FUD Zilla came across some new details about the audio and video playback engines of Windows 8:
Microsoft's Steven Sinofsky said that video playback has changed considerably in the past few years, and Windows 8 is designed to support the shifting models. Windows 8?s video decoding for “common media tasks” will be offloaded to a dedicated hardware subsystem to dramatically lower power consumption and improve battery life.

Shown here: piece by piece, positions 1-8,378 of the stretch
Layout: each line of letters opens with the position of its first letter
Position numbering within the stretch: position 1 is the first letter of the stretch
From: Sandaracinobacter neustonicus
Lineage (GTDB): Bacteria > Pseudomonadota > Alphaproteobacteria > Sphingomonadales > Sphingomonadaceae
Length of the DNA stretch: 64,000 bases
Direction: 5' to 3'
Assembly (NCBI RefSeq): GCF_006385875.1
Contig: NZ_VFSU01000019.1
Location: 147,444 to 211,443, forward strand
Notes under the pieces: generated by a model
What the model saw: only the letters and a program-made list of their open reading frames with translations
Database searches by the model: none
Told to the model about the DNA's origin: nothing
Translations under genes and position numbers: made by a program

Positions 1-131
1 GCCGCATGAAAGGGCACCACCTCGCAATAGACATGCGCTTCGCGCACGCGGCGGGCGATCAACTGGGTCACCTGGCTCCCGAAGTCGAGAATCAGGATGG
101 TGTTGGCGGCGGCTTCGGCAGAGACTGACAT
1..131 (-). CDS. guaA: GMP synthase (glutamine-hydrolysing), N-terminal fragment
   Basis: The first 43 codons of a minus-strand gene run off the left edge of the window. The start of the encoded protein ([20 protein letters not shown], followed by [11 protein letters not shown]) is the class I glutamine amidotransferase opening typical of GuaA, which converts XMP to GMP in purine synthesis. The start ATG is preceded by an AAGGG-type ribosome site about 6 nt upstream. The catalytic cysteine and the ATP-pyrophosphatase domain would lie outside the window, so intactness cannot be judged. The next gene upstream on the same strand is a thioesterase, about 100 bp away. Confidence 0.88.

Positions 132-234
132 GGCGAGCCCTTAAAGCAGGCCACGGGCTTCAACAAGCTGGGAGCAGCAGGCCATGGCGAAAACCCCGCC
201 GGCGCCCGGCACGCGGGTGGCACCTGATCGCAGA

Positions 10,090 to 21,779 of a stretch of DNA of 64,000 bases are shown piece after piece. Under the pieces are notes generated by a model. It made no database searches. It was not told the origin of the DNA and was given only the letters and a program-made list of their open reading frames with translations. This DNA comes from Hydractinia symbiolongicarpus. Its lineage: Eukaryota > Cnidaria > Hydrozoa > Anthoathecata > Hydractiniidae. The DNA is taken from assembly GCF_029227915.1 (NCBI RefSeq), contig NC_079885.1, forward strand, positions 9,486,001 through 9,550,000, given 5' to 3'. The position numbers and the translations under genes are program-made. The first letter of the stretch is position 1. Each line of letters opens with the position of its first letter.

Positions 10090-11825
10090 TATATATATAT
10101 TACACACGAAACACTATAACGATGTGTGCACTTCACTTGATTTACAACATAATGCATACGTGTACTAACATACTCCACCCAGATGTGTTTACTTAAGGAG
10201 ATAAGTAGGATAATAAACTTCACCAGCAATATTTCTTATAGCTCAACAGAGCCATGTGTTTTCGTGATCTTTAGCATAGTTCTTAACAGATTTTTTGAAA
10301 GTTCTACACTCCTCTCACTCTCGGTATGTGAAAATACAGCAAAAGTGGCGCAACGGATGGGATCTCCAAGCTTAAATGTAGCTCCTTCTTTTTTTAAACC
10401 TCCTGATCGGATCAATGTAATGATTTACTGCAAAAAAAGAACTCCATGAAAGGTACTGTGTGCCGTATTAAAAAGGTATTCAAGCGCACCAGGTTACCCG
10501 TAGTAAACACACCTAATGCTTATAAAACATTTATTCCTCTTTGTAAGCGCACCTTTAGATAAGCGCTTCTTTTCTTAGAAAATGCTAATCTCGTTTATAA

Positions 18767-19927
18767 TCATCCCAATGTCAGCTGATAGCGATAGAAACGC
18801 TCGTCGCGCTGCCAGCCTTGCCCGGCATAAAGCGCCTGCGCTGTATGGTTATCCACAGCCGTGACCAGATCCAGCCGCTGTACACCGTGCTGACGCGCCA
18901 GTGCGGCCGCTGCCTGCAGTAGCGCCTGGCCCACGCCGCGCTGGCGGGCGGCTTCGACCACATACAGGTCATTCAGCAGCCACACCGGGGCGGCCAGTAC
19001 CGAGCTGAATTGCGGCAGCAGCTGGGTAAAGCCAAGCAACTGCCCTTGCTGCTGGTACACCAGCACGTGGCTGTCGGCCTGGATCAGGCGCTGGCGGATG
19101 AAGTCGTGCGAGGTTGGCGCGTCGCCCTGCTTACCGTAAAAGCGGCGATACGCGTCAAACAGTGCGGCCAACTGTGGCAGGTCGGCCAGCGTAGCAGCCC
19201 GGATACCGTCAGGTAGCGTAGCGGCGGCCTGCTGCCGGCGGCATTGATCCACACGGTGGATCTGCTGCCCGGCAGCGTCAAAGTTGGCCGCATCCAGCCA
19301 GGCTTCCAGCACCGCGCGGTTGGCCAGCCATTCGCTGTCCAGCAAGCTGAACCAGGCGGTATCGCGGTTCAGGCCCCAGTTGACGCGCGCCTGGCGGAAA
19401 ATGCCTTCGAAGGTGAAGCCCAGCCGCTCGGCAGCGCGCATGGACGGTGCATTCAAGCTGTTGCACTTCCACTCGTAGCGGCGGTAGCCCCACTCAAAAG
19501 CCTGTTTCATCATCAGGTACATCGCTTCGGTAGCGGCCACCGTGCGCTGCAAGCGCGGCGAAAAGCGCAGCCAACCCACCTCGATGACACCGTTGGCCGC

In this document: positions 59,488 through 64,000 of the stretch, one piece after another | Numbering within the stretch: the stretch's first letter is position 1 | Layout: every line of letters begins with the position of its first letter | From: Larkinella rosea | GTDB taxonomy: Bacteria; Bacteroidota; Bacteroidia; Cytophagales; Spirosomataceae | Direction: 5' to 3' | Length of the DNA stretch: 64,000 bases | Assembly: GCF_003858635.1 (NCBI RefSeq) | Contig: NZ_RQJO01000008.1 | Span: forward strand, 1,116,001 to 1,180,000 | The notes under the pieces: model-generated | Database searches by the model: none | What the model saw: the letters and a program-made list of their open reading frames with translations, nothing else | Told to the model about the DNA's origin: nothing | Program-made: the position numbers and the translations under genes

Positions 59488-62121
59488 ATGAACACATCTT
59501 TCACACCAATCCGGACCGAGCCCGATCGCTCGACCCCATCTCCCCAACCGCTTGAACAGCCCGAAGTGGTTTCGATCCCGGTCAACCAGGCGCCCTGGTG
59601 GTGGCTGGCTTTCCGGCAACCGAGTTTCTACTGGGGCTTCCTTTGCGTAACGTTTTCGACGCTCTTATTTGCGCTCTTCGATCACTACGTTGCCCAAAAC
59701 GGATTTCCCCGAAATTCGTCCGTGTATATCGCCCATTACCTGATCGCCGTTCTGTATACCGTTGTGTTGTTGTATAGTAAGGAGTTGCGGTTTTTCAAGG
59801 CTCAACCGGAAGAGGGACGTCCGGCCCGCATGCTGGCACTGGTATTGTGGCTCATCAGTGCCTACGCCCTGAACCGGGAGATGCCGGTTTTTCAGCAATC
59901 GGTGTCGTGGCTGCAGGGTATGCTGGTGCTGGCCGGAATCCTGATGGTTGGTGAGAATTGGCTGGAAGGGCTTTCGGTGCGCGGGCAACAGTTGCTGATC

AMD, Nvidia, and Intel have all shipped integrated GPUs with hardware-assisted video decode for a number of years and it is not clear what Microsoft was using as its test chip. It would appear to be something from the Atom range.
The audio engine in Windows 8 buffers a much higher amount of content when in steady playback mode. This allows the CPU to spend up to 100x more time asleep while handling audio, which should translate into significantly improved battery life.